After the storm comes the calmness and so "The Root of All Evil" sweetly segues into the beautiful "The Answer Lies Within" which strongly nods to "Anna Lee" back in the "Falling Into Infinity" album. James LaBrie is quietly stunning in this track and, dare I say it, this is where he shines the most. His work with Arjen Lucassen on the latest AYREON album is proof of that. The mood keeps going back and forth and "These Walls" is another heavy tune and arguably one of the best tracks and that's because every member of the band really is at his best. Take the section from 04:38 to 05:08 where Petrucci does a really nice, simple and moody solo aswell as Portnoy's remarkable drum work which then goes into the buildup to the chorus from 05:08 to 05:23. This is where Rudess shines, albeit not on a technical point of view, and the same is true for the song's outro which leads to the next track, "I Walk Beside You". This song actually puzzles me because DREAM THEATER has never been a band seeking much mainstream exposure but this track reeks of that. Apart from a strong nod to U2 (imagine that!) and interesting drum work during the intro, this song doesn't really have much to recommend it and clearly doesn't fit the whole. While it's not a bad song per se, it really is the album's weakest link.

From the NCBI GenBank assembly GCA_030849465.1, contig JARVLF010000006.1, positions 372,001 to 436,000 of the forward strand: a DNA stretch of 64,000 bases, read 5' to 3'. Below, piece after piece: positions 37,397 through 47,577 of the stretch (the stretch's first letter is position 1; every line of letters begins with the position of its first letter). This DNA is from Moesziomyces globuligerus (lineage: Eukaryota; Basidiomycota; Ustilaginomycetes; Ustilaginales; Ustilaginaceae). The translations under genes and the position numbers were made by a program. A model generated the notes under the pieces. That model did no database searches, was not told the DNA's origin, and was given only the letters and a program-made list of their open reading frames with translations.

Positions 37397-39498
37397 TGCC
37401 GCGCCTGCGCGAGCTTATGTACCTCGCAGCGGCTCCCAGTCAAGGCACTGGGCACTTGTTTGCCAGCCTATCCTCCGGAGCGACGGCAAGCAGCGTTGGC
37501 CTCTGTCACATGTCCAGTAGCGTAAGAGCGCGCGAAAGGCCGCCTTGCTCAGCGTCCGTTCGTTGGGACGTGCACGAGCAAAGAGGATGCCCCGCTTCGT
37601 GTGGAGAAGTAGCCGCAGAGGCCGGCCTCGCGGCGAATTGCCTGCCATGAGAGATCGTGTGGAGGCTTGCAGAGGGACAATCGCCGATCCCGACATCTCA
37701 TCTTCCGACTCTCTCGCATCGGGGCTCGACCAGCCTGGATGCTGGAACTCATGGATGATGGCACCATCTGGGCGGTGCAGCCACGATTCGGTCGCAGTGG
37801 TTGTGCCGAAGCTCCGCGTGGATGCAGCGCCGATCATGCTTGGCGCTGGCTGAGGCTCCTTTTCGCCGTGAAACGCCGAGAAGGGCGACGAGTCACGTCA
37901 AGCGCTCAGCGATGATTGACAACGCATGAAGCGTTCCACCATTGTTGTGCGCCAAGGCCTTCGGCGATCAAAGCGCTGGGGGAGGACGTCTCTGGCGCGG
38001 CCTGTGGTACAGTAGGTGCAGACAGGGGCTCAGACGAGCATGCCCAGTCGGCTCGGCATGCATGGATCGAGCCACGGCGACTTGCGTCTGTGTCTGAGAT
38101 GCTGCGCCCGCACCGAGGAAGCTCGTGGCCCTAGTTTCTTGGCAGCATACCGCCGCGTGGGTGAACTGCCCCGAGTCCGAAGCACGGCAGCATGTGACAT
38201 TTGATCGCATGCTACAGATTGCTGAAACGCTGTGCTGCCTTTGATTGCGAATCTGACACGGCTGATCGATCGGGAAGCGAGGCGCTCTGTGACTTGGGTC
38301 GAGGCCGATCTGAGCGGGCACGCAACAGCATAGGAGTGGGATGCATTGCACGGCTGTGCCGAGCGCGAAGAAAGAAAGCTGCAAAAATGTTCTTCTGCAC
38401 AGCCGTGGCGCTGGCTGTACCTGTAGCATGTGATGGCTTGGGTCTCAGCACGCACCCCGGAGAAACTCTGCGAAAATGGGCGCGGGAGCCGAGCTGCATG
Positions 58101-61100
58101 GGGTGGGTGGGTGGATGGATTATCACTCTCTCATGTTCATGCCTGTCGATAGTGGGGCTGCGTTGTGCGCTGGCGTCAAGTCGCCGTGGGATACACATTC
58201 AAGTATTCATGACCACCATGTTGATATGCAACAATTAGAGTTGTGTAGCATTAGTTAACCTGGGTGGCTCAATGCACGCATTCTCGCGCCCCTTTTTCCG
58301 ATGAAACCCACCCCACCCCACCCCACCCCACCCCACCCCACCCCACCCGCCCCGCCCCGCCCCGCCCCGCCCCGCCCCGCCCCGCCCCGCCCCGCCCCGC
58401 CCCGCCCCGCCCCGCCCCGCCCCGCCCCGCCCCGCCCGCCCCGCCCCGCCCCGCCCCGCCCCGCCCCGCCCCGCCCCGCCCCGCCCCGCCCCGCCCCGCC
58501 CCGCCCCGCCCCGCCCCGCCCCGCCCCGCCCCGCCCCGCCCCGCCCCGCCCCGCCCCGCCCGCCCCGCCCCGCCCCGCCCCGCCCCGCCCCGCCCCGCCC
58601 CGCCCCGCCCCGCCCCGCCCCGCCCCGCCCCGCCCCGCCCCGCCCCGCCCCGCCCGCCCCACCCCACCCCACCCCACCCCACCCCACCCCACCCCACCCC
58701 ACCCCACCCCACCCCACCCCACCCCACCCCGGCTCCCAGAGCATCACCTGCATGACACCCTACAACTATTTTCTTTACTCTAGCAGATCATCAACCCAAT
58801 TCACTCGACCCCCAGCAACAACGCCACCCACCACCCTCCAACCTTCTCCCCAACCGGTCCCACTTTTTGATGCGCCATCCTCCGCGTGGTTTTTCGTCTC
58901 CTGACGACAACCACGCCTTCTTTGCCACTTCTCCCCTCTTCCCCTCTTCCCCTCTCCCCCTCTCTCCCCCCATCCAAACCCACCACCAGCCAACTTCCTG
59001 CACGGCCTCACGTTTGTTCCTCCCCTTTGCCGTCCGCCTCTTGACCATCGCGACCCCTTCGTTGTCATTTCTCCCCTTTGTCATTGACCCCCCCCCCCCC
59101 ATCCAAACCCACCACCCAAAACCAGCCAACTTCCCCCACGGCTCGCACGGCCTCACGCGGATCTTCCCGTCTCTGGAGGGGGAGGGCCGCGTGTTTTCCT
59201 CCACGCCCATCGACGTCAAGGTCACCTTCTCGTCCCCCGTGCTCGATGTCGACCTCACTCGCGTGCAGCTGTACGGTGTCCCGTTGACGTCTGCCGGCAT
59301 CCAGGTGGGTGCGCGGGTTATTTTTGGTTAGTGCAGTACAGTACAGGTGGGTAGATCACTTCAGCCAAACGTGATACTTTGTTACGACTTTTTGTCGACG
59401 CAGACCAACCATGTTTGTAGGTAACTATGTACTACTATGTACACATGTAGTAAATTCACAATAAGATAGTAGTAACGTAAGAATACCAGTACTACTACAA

The second part of the album opens with a shredding badass bass solo by John Myung, which instantly makes you think of similar stuff in "Metropolis Pt.1" and "The Dance of Eternity". The song is powerful and it deals with... well you guessed it, panic attacks. It's interesting to see how all of the panic attack symptoms are illustrated in this song, lyrically and musically. While this could certainly be a part of "Train of Thought" aswell, the middle section features some nice soloing and instrumental show-off which is used very sparingly in this latest offering, unlike the previous work by the band. It's also where the MUSE influence is more clear especially in the way LaBrie sings the chorus. "Never Enough" is another one of the album's best tracks and again Portnoy gets pretty much to the point with his lyrics, dealing with those fans who don't know how to appreciate his hard work for the band and simply can't get enough. The lyrics can even be tough to follow, so crude, graphical and agressive (yet beautiful) they are ("Cut myself open wide"/"Reach inside"/"Help yourself to all I have to give" or "Sacrifice my life"/"Neglect my kids and wife"/"All for you to be happy"). "Sacrificed Sons" brings the 9/11 subject back to light and displays LaBrie's contribution to the lyrics department (along with part of the last song). This is what could be called a "half-epic" and features one of the best instrumental sections of the whole album. Highly recommended.